Catfish Industry

aka: Ictalurus punctatus
The catfish industry is the largest component of aquaculture in the United States and a significant industry in Arkansas. Arkansas is the birthplace of the commercial catfish industry, with at least two farms selling catfish in the late 1950s. Arkansas farmers began to replace buffalofish (Ictiobus spp.) with catfish (Ictalurus punctatus) in the 1960s. By 1966, Arkansas had 4,500 acres in catfish production and three processing plants. However, increases in the price of fishmeal (an ingredient used in making fish feeds), an economic recession, and the lack of year-round production technology resulted in an industry downturn in the mid-1970s. Multiple-batch production technologies developed in the 1980s allowed for year-round supplies to processing plants. Catfish are raised in ten- to twenty-acre earthen ponds. …

Cattle Drives

Arkansas was the source for many cattle drives westward following the California gold rush, and some later cattle drives cut through Arkansas for points northward. Though a more minor player in the overland transportation of cattle than neighboring Texas, Arkansas was nonetheless significantly affected by these cattle drives. When some Cherokee migrated into Arkansas in the late eighteenth and early nineteenth centuries, they drove cattle with them. However, the first major cattle drives organized in Arkansas took place following the discovery of gold in California in 1848, when many Arkansans drove their cattle west in order to meet the increasing need for supplies of the numerous people settling there. As historian J. H. Atkinson notes, “A cow that sold for …

Caves and Caverns

Caves and caverns are natural underground openings large enough for humans to enter. They are primarily formed by volcanic activity or the eroding effects of water and wind. The caves of Arkansas are of the latter variety, the result of the dissolution of limestone and other soluble rock throughout the state’s mountainous regions. Hence, the highest concentration of caves is in the northwest and north-central areas of the state. Arkansas boasts several caves of sufficient size to be of interest to tourists and spelunkers, and all of these can be described as “living caves”—caves in which water remains present, along with its continuing ability to alter cave structure. The caves of Arkansas display vast arrays of stalactites and stalagmites, underground …

Caviar

Arkansas caviar, which is distributed nationally, consists of eggs from certain freshwater fish caught in the state’s rivers. The commercial fishermen who supply the product to wholesalers generally obtain the eggs from the Arkansas, Mississippi, White, Cache, and St. Francis rivers in eastern Arkansas from late November until early April. The eggs come from paddlefish (commonly referred to in the Arkansas Delta as spoonbill catfish), shovelnose sturgeon, and bowfin. Armenian brothers Melkoum and Mouchegh Petrossian often are credited with popularizing caviar in Paris, France, in the 1920s and spurring a worldwide interest in the product. Paddlefish eggs make up the majority of the Arkansas caviar that is harvested. Paddlefish can be distinguished by their large mouths and elongated snouts, called the rostrum. …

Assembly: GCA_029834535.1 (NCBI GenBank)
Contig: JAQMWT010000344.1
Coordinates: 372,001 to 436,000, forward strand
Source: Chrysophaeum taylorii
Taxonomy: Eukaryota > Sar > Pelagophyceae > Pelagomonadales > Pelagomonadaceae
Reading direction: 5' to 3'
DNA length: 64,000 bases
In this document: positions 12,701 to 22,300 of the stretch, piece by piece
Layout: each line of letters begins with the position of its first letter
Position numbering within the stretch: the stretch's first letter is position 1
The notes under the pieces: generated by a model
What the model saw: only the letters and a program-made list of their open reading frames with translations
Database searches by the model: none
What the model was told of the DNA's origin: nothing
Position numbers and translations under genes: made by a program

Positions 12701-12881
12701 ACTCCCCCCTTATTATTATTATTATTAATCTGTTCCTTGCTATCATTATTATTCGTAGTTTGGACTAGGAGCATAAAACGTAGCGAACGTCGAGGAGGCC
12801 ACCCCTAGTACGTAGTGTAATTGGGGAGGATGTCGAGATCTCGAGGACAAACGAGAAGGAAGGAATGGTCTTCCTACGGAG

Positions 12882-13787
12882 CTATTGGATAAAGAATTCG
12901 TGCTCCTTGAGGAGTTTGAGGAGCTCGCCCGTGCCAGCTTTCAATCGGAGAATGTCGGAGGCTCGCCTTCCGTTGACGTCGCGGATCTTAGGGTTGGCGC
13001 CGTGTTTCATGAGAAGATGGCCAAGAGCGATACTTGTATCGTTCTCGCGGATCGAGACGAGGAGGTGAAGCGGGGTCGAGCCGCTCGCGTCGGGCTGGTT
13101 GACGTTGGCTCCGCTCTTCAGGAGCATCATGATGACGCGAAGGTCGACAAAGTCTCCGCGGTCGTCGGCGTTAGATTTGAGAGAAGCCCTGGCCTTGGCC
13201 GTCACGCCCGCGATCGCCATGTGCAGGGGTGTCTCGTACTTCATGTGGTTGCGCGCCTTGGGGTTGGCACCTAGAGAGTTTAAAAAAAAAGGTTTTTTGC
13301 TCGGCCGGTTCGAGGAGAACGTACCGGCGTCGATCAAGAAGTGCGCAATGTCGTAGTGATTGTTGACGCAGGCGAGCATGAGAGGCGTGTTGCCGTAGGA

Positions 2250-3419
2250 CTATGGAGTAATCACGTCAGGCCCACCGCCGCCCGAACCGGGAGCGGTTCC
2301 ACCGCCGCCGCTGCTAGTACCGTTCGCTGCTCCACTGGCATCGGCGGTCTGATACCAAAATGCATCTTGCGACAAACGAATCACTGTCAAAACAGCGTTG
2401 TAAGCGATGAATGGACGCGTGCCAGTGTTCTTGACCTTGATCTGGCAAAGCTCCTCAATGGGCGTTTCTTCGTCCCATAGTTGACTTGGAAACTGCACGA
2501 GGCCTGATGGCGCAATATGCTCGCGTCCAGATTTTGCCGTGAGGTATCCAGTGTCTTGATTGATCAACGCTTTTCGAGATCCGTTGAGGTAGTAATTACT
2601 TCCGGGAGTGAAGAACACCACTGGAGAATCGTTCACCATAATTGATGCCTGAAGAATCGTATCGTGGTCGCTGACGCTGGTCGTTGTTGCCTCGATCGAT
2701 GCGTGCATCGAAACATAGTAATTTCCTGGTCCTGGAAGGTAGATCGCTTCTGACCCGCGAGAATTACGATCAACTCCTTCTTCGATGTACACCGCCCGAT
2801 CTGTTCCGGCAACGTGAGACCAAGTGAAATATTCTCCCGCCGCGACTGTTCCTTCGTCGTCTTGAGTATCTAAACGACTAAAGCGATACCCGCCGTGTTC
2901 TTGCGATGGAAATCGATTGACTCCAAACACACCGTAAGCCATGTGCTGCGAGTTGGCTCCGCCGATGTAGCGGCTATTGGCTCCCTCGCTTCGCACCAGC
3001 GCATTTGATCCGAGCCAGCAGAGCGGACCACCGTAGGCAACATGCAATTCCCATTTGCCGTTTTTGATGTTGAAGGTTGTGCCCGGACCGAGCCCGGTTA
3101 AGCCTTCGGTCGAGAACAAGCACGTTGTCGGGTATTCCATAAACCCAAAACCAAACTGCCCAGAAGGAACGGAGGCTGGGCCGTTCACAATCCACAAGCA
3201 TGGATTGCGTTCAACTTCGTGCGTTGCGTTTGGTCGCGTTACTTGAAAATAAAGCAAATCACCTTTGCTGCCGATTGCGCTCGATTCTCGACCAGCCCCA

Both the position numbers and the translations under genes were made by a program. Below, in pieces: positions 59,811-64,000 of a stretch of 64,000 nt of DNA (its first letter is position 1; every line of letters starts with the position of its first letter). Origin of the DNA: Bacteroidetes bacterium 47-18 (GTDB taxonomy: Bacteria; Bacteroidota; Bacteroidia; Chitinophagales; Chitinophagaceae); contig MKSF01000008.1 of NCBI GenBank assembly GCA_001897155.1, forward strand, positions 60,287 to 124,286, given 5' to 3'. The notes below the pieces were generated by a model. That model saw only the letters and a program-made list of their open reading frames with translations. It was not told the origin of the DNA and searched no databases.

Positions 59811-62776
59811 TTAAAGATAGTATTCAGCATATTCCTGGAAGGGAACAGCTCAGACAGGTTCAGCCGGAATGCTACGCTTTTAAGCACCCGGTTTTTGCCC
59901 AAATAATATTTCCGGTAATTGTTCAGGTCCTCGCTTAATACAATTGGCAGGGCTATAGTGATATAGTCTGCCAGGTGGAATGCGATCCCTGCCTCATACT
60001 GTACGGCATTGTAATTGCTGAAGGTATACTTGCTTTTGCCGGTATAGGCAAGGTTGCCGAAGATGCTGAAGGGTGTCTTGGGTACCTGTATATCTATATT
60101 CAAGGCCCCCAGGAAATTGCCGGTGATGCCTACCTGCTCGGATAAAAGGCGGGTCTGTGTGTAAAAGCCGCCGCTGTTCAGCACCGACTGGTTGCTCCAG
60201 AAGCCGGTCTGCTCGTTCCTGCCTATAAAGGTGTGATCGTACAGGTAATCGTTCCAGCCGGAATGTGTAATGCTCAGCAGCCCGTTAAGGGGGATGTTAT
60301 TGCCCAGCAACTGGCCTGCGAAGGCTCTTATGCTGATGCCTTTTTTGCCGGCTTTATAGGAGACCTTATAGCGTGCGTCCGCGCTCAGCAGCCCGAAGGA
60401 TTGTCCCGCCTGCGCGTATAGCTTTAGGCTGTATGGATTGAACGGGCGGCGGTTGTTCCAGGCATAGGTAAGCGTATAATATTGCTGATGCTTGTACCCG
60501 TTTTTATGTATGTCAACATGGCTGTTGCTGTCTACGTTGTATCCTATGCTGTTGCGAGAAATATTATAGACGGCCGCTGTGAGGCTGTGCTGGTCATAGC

Central Arkansas Water

Central Arkansas Water (CAW) is the largest utility of its kind in the state, providing fresh drinking water to about 450,000 residents of Central Arkansas across Pulaski, Lonoke, Saline, and Grant counties. CAW serves Little Rock (Pulaski County), North Little Rock (Pulaski County), Alexander (Pulaski and Saline counties), Cammack Village (Pulaski County), College Station (Pulaski County), Sherwood (Pulaski County), Wrightsville (Pulaski County), Shannon Hills (Saline County), the Little Rock Air Force Base, Cabot (Lonoke County), Bryant (Saline County), Salem (Saline County), Sardis (Saline County), Woodland Hills (Pulaski County), Jacksonville (Pulaski County), and unincorporated areas of Pulaski County. The 145th Street Water and Sewer Improvement District, the Brushy Island Public Water Authority, the Sardis Water Association Public Water Authority, the Ridgefield Estates Public Facilities …